Economic Citizens

Economic Citizens: A Narrative of Asian American Visibility

Christine So
Copyright Date: 2008
Published by: Temple University Press
Pages: 192
https://www.jstor.org/stable/j.ctt14bs7qg
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  • Book Info
    Economic Citizens
    Book Description:

    In the past fifty years, according to Christine So, the narratives of many popular Asian American books have been dominated by economic questions-what money can buy, how money is lost, how money is circulated, and what labor or objects are worth. Focusing on books that have achieved mainstream popularity,Economic Citizensunveils the logic of economic exchange that determined Asian Americans' transnational migrations and national belonging.

    With penetrating insight, So examines literary works that have been successful in the U.S. marketplace but have been read previously by critics largely as narratives of alienation or assimilation, includingFifth Chinese Daughter, Flower Drum Song, Falling LeavesandTurning Japanese. In contrast to other studies that have focused on the marginalization of Asian Americans,Economic Citizensexamines how Asian Americans have entered into the public sphere.

    eISBN: 978-1-59213-586-8
    Subjects: Language & Literature, Sociology

Table of Contents

  1. Front Matter
    (pp. i-vi)
  2. Table of Contents
    (pp. vii-viii)
  3. Acknowledgments
    (pp. ix-x)
  4. Introduction
    (pp. 1-36)

    This passage, published in 1957, depicts an extraordinary moment of Chinese American alienation. Wang Chi-yang, representative of first generation Chinese American immigrants in the novel, sorts his money alone. What is striking about the passage is neither his careful counting of bills nor the copious amounts of currency. Instead, we realize what is odd about the scene is his alternative valuation of money—not according to what the bills might purchase, but in terms of their “newness,” their time of entry into economic circulation. Wang Chi-yang’s removal of money from circulation parallels his own isolation in San Francisco’s Chinatown. Depicted...

  5. 1 The Promise of Exchange: Production, Circulation, and Consumption within Chinatown Ethnographies
    (pp. 37-70)

    Early in his 1943 memoir,Father and Glorious Descendant, Pardee Lowe declares of his father’s thriving Chinatown business, “A new economic activity was born” (8). Although Lowe refers here to the creation of his father’s dry-goods store, which becomes a focal point for Chinatown commerce, he might well have also been speaking of the birth of a new Asian American literary economy as well. A national bestseller, this narrative of a successful San Francisco merchant was just one of a number of highly popular Chinese American books that detailed Chinatown life.¹ Offering an alternative perspective to their U.S. audiences, demoralized...

  6. 2 The Universality of Exchange: Japanese American Travel Narratives and the Emergence of the Global Citizen
    (pp. 71-98)

    In an essay that captures the fullness and complexity of anti-Japanese sentiment during the 1980s, Pulitzer-prize winning historian Theodore H. White easily links the economic aggression of Japan’s trade policies during the eighties to its military aggression during World War II. Characterizing the United States as a nation historically dedicated to fair play and one that was especially generous to a humiliated Japan in the aftermath of their defeat, White argues that Japan has repaid this goodwill by stealing American ingenuity, invading American markets, and erecting strict barriers against American imports. Japan’s current economic practices are contrasted with U.S. military...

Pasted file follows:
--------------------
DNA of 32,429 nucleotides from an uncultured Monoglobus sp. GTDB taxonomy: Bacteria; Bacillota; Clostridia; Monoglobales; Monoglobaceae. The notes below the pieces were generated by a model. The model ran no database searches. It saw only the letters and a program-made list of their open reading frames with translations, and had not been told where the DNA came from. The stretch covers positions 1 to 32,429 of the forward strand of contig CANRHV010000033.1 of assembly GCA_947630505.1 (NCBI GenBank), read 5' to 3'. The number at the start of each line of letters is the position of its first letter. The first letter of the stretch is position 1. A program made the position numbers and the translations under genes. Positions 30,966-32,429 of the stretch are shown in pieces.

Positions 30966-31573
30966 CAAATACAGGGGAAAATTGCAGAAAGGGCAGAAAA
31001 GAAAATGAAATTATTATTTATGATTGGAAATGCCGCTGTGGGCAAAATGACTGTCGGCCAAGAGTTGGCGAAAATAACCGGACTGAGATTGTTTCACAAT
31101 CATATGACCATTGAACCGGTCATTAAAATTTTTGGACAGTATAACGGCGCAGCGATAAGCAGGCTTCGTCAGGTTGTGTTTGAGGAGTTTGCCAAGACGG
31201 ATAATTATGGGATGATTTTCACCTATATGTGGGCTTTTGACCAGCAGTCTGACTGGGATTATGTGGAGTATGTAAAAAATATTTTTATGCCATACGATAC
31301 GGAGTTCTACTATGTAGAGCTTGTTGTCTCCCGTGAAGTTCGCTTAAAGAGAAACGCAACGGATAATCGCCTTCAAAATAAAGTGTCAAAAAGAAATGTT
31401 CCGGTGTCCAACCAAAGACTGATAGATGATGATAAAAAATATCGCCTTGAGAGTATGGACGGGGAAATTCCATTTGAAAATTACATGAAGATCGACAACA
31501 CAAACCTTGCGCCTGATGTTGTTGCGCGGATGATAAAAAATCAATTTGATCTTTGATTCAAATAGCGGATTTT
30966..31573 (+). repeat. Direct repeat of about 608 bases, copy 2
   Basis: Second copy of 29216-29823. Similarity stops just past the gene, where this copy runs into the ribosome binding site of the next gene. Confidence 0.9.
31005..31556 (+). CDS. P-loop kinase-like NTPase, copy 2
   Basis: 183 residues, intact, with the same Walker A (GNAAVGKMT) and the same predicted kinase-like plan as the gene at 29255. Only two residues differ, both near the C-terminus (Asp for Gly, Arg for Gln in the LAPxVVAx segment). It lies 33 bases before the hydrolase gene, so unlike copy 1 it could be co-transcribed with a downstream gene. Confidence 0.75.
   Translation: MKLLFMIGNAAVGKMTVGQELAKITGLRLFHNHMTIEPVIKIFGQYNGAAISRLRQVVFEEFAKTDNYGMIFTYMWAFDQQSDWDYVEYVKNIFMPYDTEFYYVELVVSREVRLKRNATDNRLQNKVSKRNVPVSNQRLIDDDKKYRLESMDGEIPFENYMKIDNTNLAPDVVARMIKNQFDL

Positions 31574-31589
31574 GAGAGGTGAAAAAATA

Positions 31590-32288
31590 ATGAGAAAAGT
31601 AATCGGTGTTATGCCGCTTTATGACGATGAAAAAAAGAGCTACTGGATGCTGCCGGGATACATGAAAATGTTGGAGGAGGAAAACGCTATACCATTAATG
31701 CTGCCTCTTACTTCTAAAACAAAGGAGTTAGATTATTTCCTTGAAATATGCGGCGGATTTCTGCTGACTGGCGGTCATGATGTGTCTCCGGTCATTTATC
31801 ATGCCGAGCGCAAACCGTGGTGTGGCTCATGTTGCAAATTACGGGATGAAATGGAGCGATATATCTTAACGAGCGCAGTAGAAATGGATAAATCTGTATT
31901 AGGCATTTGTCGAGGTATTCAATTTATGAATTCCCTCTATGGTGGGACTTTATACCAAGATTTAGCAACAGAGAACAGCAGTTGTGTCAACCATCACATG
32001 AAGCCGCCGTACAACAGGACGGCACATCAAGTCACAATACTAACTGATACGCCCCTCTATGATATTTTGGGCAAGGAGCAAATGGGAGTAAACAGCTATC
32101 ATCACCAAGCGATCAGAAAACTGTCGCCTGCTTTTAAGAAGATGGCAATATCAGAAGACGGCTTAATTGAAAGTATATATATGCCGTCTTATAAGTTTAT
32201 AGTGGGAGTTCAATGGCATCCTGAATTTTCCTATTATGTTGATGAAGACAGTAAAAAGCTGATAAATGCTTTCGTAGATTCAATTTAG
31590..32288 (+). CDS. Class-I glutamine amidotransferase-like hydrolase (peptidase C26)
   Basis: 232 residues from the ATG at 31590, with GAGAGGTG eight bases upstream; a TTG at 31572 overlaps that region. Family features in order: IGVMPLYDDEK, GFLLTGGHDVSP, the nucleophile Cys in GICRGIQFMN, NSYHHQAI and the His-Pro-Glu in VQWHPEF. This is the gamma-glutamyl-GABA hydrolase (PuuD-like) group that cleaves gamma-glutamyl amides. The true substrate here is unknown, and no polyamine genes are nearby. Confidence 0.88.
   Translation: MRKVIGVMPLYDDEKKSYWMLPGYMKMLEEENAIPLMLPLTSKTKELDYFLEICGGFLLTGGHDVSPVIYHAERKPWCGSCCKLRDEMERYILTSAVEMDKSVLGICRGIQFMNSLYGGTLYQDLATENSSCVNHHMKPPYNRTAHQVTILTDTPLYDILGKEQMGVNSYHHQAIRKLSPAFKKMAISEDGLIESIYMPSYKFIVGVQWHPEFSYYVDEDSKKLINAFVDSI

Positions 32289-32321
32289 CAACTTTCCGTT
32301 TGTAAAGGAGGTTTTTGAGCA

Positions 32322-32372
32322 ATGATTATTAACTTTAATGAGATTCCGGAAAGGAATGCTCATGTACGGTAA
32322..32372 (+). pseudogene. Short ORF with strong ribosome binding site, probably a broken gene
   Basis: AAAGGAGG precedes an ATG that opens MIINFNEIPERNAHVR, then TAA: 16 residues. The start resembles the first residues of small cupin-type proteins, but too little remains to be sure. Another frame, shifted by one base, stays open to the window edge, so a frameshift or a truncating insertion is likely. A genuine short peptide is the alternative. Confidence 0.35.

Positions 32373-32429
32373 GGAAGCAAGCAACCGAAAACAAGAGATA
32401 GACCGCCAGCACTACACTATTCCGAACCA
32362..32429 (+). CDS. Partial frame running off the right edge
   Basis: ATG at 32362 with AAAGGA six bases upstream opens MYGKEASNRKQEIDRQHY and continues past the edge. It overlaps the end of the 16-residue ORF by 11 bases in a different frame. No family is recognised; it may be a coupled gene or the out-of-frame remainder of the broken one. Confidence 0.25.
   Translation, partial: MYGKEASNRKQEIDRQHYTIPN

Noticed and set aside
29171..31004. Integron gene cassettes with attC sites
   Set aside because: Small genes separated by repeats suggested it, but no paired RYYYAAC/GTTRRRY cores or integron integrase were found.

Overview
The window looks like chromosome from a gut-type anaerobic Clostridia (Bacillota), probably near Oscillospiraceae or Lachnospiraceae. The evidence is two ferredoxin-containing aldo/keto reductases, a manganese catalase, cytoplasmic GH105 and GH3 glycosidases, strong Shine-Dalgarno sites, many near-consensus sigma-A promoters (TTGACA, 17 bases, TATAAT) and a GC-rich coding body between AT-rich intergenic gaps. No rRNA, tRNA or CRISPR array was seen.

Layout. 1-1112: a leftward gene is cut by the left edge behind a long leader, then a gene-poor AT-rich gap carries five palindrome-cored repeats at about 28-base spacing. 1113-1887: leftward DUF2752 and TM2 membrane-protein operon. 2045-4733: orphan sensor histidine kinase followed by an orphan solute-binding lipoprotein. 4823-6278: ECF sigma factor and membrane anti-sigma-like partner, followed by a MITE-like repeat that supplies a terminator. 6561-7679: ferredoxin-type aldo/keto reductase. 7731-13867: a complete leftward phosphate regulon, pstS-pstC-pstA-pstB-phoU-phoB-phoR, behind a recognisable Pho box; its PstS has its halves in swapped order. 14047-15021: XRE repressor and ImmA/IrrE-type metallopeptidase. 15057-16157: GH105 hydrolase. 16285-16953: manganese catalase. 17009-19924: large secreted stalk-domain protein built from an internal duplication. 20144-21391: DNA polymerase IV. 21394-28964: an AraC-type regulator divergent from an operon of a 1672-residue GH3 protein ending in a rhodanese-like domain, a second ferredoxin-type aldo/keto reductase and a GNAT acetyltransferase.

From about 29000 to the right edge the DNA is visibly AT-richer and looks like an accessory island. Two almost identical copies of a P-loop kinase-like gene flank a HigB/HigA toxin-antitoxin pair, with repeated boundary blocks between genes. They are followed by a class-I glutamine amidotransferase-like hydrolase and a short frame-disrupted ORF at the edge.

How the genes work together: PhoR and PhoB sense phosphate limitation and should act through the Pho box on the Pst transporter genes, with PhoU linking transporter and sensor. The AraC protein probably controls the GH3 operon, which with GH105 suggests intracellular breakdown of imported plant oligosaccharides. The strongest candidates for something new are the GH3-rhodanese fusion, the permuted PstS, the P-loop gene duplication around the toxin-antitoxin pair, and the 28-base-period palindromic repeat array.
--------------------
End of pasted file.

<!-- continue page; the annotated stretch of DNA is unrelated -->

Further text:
7. 3 The Embodiment of Exchange: Asian Mail-Order Brides, the Threat of Global Capitalism, and the Rescue of the U.S. Nation-State
    (pp. 99-126)

    Americus Mitchell’s provocative analogy reveals a great deal about the status of U.S. and Asian women in the global capitalist era. In three brief sentences, he succeeds in drawing on the backlash in the eighties and nineties against U.S. women who work outside the home, as well as on fears of Japan as an economic threat. Speaking specifically about his own decision to marry Ms. Malevo, he also confirms the global capitalist vision of Asian women as automatons, while gesturing toward the taboo of the Asian matriarch presiding over the typical American home. Mitchell’s comments suggest that a variety of...

  8. 4 The Logic of Exchange: Ordering the Chaos of Twentieth-Century Chinese Women’s History
    (pp. 127-156)

    ANew York Timesbook review of May-lee Chai and Winberg Chai’s memoirThe Girl from Purple Mountain: Love, Honor, War, and One Family’s Journey from China to Americaargues, “If living in interesting times is the curse it’s reputed to be, then few people in history have been as accursed as the Chinese in the 20th century. … Little wonder, then, that such a turbulent era has inspired so many excellent memoirs” (Krist). The dubious distinction given to the Chinese as the most “accursed” peoples in the modern era marks the nation as symbolic of twentieth-century upheaval, a designation...

  9. Notes
    (pp. 157-162)
  10. References
    (pp. 163-170)
  11. Index
    (pp. 171-178)
  12. Back Matter
    (pp. 179-180)